I prefer to carry mix-dry fruits as backup food… i carry some toffee too just in case i come across kids 🙂

    1. AK

      Thanks for the inputs, agreed with each one!

  3. Suraj Dutta

    Guess riding is a costly business. I have to be a fucking millionaire to embark on that road trip to Ladakh. Travel is definitely not for lowly life like us 🙁

    1. AK

      LOL, dude this is not a recommendation for people like you who break locks and do home invasions to sleep for the night 🙂

      1. Suraj Dutta

        Ha-ha, humble invitations to you to enjoy the experience in my next trip 🙂

  4. Harsh Negandhi

    Wow. excellent detail Akhil..

    One more thing, if i am not missing. to get a USB charger to charge your Mobile / iphone etc.

    1. AK

      Isn’t that a bit too obvious? 🙂

      1. Harsh Negandhi

        welll yeah.. since you have mentioned in so much detail.. how can i miss this..and i have ordered bolt from your good review 🙂

        1. AK

          Awesome, tell me how that works out for you.

  5. Kshitij

    Hi Akhil,

    That’s one very well thought out list there…thank you. Who knows, if the Himalayan performs well, you just might have to eliminate assumption#5 from the top of your article 🙂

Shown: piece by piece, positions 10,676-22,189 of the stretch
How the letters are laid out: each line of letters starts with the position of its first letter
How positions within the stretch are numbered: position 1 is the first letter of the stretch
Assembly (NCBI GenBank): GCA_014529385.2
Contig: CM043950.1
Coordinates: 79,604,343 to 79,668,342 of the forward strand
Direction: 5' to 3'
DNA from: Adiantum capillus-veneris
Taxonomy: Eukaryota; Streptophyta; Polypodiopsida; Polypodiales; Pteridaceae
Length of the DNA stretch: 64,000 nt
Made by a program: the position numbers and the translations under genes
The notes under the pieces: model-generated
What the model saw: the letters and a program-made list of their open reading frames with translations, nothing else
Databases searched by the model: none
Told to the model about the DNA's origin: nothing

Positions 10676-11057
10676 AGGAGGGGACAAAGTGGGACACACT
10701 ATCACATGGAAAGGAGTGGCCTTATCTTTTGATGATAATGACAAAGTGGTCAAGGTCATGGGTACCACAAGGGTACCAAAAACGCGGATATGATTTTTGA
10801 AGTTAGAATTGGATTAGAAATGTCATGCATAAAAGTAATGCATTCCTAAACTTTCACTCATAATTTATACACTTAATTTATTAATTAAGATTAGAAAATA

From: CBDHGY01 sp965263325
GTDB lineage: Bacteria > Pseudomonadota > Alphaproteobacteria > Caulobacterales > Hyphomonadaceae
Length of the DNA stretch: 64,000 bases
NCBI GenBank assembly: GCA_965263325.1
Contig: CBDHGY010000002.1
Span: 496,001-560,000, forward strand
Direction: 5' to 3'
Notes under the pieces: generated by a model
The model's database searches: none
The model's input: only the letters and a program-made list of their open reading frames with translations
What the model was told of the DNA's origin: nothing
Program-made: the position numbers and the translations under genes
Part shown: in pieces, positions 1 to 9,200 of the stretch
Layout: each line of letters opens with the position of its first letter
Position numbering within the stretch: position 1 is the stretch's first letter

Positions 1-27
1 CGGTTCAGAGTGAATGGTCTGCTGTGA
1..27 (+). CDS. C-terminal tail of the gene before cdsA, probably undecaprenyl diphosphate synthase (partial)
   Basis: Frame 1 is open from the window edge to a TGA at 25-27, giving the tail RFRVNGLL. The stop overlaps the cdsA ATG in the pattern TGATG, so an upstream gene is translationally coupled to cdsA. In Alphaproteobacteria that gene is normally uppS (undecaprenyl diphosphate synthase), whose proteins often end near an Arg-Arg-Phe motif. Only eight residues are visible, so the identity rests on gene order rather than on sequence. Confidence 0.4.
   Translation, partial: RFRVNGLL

With regard to luggage, what’s your view regarding the dirtsack frogman tailbag, in tandem with (say rynox) saddlebags?
    I understand the reason for not taking the frogman saddlebags, but a tailbag that’s 100% waterproof may come in more than handy in ladakh, especially if you happen to have the misfortune of having a fall plumb in the middle of a water crossing! (once bitten.. :p )

    1. AK

      Nopes, the Frogman bags suck. The idea behind them is good, but the execution is fucked up. You have waterproof rolltop bags that fit inside a weird fabric exoskeleton thingy. Not recommended.

      1. Kshitij

        Thanks Akhil !
        I guess dry bags within regular saddle/tail bags is the way to go..

  6. shaggy

    Bro, I’m a little confused. Your DSG Triton jacket review was glowing with praise and concluded with a special recommendation for Ladakh. Also the Tarmac Venom boot was deemed suitable for Ladakh if not much else.
    So why are they in the “What NOT to buy” list?

    1. AK

      Because to reach Ladakh you have to ride through a lot of heat in Delhi and Chandigarh. You’ll be half dead before to make it to Ladakh.

  7. Ahmad Naik

    Okay – Just one question.

    I’ve tried reading up on this – but the community is very split – Full Gauntlets go under or over the jacket?

    Currently I keep them over cause I’ve heard over the jacket is preferable if you fall and slide.

    1. AK

      Full gauntlets always go over the jacket, what I’ve mentioned here is specifically for winter/rain gloves worn in Ladakh. If you wear them over the jacket, water seeps in.

      1. Ahmad Naik

        Okay – Makes sense. Thanks.

  8. Mahesh Mahajan

    Hey Akhil – Thanks for a detailed article. I have an Rjays Octane II jacket which has only CE Approved body armour in shoulders and elbows and removable Hi-Density foam back protector. Is there any way I can upgrade to SAS-Tec back protector and elbow guard?

      1. Mahesh Mahajan

        Thank you very much Sir!